File(s) stored somewhere else
Please note: Linked content is NOT stored on La Trobe and we can't guarantee its availability, quality, security or accept any liability.
Stress of Conscience Questionnaire (SCQ): exploring dimensionality and psychometric properties at a tertiary hospital in Australia
journal contributionposted on 10.11.2020, 02:44 by Yangama Jokwiro, Elizabeth Pascoe, Margit Edvardsson, Muhammad Rahman, Ewan McDonald, Qarin Lood, David Edvardsson
© 2020, The Author(s). Background: This study explored the psychometric properties and dimensionality of the Stress of Conscience Questionnaire (SCQ) in a sample of health professionals from a tertiary-level Australian hospital. The SCQ, a measure of stress of conscience, is a recently developed nine-item instrument for assessing frequently encountered stressful situations in health care, and the degree to which they trouble the conscience of health professionals. This is relevant because stress of conscience has been associated with negative experiences such as job strain and/or burnout. The validity of SCQ has not been explored beyond Scandinavian contexts. Methods: A cross-sectional study of 253 health professionals was undertaken in 2015. The analysis involved estimates of reliability, variability and dimensionality. Exploratory factor analysis (EFA) and confirmatory factor analysis (CFA) were used to explore dimensionality and theoretical model fit respectively. Results: Cronbach’s alpha of 0.84 showed internal consistency reliability. All individual items of the SCQ (N = 9) met the cut-off criteria for item-total correlations (> 0.3) indicating acceptable homogeneity. Adequate variability was confirmed for most of the items, with some items indicating floor or ceiling effects. EFA retained a single latent factor with adequate factor loadings for a unidimensional structure. When the two‐factor model was compared to the one‐factor model, the latter achieved better goodness of fit supporting a one-factor model for the SCQ. Conclusion: The SCQ, as a unidimensional measure of stress of conscience, achieved adequate reliability and variability in this study. Due to unidimensionality of the tool, summation of a total score can be a meaningful way forward to summarise and communicate results from future studies, enabling international comparisons. However, further exploration of the questionnaire in other cultures and clinical settings is recommended to explore the stability of the latent one-factor structure.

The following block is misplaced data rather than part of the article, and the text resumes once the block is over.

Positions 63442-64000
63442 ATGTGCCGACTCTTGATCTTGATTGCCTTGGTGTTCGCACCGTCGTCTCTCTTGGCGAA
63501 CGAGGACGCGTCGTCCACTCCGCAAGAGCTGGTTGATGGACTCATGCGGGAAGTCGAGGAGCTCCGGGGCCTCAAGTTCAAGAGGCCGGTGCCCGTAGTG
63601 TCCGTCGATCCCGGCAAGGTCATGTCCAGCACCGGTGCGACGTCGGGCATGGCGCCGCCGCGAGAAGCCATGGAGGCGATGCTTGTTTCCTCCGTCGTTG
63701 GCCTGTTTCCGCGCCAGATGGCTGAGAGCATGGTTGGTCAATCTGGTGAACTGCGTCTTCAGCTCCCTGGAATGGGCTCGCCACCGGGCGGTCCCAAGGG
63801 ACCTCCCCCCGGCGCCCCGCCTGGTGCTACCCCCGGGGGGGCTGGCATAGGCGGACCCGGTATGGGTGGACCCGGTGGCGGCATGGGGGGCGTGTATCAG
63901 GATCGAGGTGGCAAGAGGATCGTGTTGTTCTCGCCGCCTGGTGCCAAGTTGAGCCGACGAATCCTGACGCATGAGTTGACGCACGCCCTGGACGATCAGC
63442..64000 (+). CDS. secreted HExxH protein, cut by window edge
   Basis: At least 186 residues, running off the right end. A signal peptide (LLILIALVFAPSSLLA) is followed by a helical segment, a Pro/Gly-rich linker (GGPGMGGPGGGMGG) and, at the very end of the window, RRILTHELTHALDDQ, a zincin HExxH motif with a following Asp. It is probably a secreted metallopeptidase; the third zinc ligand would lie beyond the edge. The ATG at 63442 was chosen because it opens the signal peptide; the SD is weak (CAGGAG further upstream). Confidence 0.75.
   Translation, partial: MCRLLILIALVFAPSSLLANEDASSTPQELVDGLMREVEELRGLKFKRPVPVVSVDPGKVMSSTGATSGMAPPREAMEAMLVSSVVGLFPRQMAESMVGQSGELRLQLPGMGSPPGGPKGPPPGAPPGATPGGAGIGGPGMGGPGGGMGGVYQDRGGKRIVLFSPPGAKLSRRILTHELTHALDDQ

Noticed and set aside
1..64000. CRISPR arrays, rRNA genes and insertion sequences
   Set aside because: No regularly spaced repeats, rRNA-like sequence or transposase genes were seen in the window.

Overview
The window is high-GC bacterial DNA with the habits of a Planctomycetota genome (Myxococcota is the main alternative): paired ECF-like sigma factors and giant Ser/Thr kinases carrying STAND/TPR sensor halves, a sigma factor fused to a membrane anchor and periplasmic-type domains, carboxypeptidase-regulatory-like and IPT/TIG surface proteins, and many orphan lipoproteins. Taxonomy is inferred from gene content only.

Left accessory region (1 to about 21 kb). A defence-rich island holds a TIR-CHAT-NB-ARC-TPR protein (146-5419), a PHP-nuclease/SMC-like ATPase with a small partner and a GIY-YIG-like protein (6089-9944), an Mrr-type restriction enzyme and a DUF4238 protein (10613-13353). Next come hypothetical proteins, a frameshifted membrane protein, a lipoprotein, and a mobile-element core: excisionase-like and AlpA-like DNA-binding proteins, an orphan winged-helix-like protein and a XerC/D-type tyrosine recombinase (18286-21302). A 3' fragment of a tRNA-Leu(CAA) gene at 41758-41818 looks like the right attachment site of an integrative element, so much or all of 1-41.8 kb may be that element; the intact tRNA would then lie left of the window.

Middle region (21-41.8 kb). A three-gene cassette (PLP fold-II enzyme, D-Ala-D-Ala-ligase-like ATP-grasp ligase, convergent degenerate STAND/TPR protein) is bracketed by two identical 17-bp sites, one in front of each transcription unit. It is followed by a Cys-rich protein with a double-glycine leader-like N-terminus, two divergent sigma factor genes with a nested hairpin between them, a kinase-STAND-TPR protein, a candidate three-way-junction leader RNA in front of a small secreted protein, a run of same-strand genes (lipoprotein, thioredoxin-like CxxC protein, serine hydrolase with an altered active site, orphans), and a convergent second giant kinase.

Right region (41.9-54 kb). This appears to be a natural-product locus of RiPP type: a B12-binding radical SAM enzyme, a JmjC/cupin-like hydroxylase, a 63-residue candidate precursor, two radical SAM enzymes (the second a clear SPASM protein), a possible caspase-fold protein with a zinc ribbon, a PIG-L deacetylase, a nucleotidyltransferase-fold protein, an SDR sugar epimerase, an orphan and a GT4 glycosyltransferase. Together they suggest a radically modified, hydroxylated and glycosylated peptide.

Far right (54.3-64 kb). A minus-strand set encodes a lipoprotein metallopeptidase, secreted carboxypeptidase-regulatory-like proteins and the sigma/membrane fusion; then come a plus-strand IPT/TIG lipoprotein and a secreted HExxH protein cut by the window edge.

Pagination10p. (p. 1-10)
Rights StatementThe Author reserves all moral rights over the deposited text and must be credited if any re-use occurs. Documents deposited in OPAL are the Open Access versions of outputs published elsewhere. Changes resulting from the publishing process may therefore not be reflected in this document. The final published version may be obtained via the publisher’s DOI. Please note that additional copyright and access restrictions may apply to the published version.
HumansCross-Sectional StudiesReproducibility of ResultsStress, PsychologicalConsciencePsychometricsAdultMiddle AgedHealth PersonnelAustraliaFemaleMaleYoung AdultTertiary Care CentersSurveys and QuestionnairesDimensionalityExploratory factor analysis and confirmatory factor analysisHealth professionalsStress of conscience